7:  No single sector or tactic or demand could pull this off.  If would require the highest level of organizational coordination among many sectors, including the poor, the middle class, unions, and high-level professional to lead to anything but destructive societal collapse.

General strike is no toy.  It will leave a bodycount on BOTH sides.

End the atrocities committed by the U.S. in the Middle East

1.  America should be a humane society.  This direction has heavy implications for what the potential impact would be on the U.S. economy if it withdrew from the Middle East and lost what control it has over the oil fields.  It would also have inter-related implications for the economy and the so-called Defense budget.  Could put socialism on the table.

2.  There are existing organizations doing good work on this.  But they work in isolation, despite the fact that the Democratic base is not happy about our various wars.  It would be desirable to create an electoral vehicle that could bring these issues into the electoral mainstream.

3.  College youth, union members, the poor.

4.  Our wars in Afghanistan, Pakistan and Iraq, policy towards Israel.

5.  Stop killing women and children to ensure corporate profit!  U.S. troops out!

6.  Dramatic direct actions such as the Gaza March, tying them to the complicity in atrocities by the Democratic Party.

7.  As the bodycount rises in Afghanistan, the issue is getting more coverage, and people are becoming more outraged at our GOVERNMENT, rather than just at Bush, there will be an increase in militancy.  Tactical smarts will be key, as this is potentially explosive.  I’ve used some of the above examples for illustrative purposes.  This one I feel very, very passionate about.

Ironically, this one is both marginal and central simultaneously.

and then …

The above examples are crude.  I’ve not done full justice to any of them, and I hope that proponents of each might take the exercise further.  I don’t especially want to quarrel over details.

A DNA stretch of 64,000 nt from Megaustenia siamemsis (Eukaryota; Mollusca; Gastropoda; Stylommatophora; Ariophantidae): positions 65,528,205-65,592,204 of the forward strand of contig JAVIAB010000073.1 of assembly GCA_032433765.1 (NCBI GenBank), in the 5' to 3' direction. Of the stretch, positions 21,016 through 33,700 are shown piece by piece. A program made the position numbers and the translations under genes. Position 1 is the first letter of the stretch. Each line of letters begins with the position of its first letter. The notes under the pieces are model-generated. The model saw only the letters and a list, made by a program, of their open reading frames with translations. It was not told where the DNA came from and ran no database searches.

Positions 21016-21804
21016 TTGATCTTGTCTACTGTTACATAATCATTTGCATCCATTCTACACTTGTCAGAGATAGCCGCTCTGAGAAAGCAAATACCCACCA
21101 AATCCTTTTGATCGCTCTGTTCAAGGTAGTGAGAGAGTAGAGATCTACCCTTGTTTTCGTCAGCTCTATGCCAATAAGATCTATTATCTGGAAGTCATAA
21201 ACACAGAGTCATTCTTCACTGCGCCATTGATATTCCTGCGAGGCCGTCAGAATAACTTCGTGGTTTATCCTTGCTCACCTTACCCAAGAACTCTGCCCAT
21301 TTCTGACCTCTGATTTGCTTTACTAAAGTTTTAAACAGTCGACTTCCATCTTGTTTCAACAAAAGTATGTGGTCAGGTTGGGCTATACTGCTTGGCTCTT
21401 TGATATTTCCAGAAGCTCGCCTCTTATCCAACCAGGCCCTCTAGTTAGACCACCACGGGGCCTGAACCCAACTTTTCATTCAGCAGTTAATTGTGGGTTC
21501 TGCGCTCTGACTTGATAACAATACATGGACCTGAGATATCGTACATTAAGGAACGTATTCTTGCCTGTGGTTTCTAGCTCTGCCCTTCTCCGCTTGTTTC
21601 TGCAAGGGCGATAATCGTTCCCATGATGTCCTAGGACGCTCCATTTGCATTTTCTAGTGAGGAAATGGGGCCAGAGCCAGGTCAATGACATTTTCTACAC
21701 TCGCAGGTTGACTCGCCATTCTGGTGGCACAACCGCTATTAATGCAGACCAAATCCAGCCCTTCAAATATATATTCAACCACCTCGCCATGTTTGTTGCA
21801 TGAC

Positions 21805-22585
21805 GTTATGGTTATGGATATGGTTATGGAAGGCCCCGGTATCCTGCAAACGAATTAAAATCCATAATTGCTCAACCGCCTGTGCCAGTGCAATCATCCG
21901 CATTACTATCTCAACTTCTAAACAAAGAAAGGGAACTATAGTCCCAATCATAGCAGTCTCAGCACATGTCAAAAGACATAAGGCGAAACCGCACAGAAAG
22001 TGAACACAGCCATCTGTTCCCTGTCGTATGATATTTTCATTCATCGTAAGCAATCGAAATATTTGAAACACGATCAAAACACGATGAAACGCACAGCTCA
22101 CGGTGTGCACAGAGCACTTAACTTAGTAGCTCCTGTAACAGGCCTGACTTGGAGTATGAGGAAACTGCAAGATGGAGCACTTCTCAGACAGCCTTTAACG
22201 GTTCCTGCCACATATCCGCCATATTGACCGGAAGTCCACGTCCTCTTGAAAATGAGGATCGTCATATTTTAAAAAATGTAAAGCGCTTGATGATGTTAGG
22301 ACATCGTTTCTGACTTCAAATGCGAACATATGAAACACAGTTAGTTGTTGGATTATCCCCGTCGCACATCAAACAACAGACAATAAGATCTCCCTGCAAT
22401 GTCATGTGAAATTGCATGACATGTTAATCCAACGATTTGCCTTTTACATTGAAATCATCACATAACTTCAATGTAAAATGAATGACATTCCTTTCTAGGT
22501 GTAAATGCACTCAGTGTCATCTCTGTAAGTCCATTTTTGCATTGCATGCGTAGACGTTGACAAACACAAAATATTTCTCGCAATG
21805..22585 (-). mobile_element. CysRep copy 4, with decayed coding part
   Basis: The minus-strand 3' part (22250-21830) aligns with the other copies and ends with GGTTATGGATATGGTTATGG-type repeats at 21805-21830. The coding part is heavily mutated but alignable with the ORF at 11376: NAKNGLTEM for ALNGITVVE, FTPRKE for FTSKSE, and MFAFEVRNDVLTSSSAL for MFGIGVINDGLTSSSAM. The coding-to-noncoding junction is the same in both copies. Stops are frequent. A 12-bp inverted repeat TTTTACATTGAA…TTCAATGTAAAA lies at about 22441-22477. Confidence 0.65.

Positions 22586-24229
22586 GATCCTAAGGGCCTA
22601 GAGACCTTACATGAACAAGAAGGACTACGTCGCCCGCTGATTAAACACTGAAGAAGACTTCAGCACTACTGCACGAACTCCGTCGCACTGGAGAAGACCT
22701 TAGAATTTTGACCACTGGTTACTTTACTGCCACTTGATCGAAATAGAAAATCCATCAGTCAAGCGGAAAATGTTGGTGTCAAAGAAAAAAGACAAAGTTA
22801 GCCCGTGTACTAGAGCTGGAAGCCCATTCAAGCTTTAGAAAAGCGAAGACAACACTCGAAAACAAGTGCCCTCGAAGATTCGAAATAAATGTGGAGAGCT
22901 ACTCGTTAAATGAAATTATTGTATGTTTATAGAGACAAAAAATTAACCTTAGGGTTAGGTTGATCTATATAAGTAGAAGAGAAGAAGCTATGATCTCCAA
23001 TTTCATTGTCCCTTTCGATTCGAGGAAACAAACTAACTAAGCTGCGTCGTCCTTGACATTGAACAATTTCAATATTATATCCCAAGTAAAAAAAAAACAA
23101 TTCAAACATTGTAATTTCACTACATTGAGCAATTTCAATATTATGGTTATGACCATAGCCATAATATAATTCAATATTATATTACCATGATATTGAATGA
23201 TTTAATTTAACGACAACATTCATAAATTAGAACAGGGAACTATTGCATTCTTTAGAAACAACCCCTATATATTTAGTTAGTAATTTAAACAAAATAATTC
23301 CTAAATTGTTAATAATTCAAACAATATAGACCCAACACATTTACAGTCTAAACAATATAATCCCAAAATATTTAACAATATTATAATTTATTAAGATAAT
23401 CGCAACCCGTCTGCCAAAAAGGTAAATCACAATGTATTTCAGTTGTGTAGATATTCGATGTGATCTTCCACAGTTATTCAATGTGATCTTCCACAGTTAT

The concept of transitional demands deserves much more discussion.

One phenomenon I’ve seen is that someone says let’s do this, and people say yeah, right on, and someone else says let’s do that, and people say that’s great, go for it, and another person says we need to support this, and on and on.  And it doesn’t go any further.  Based on comments and recommends, you even have some of the same people supporting mutually exclusive approaches.  No, I don’t take this as a sign of madness or senility.  Rather, I take it as a healthy thirst for action.  If each suggestion and so many more are put through this analytical wringer, I think people might start to see ways issues can be combined, common organizations can push related issues, directions clarified, approaches developed that embrace the entire American people.  We might conceive of how events could transform over time.  It could get us out of the Frozen Storm (Muller).  We weren’t better people then.  Or to turn that around, we’re just as good a people now as we were then!

Oh yeah, the Full Court Press.  It puts organization and tactics up front.  I’ve elaborated elsewhere.  It is only a tactic, one I believe in, but no substitute for a strategy.  Throw it in the hopper if you wish.

But here’s my two cents about what I think is needed:  an organization with a clear vision for the future, an appraisal of coming social dynamics, an organization that has a mass membership or affiliation with mass membership subsidiaries, that can support a broad range of issues and a broad range of tactics, appropriately as the movement is created and develops.

I take it seriously.  I take it seriously enough that I will avoid further speculation because I do not believe that the objective conditions even exist for a such a discussion.  But for extra credit, as it pertains to all of the above if you’ve tried to apply the above exercises yourselves, how do we translate our electronic presence into material force?

Or to quote Chairman Archimedes:  “Give me a place to stand and I can move the world!”


  1. I’m so glad NPK brought up your essay — I’m gonna’ go over every single point you’ve made and try and digest it!  But, I want to, first of all, thank you for this magnanimous effort!

    There are others of us who TRY to touch on these efforts:  NB:  There They Went Again & Again & Again…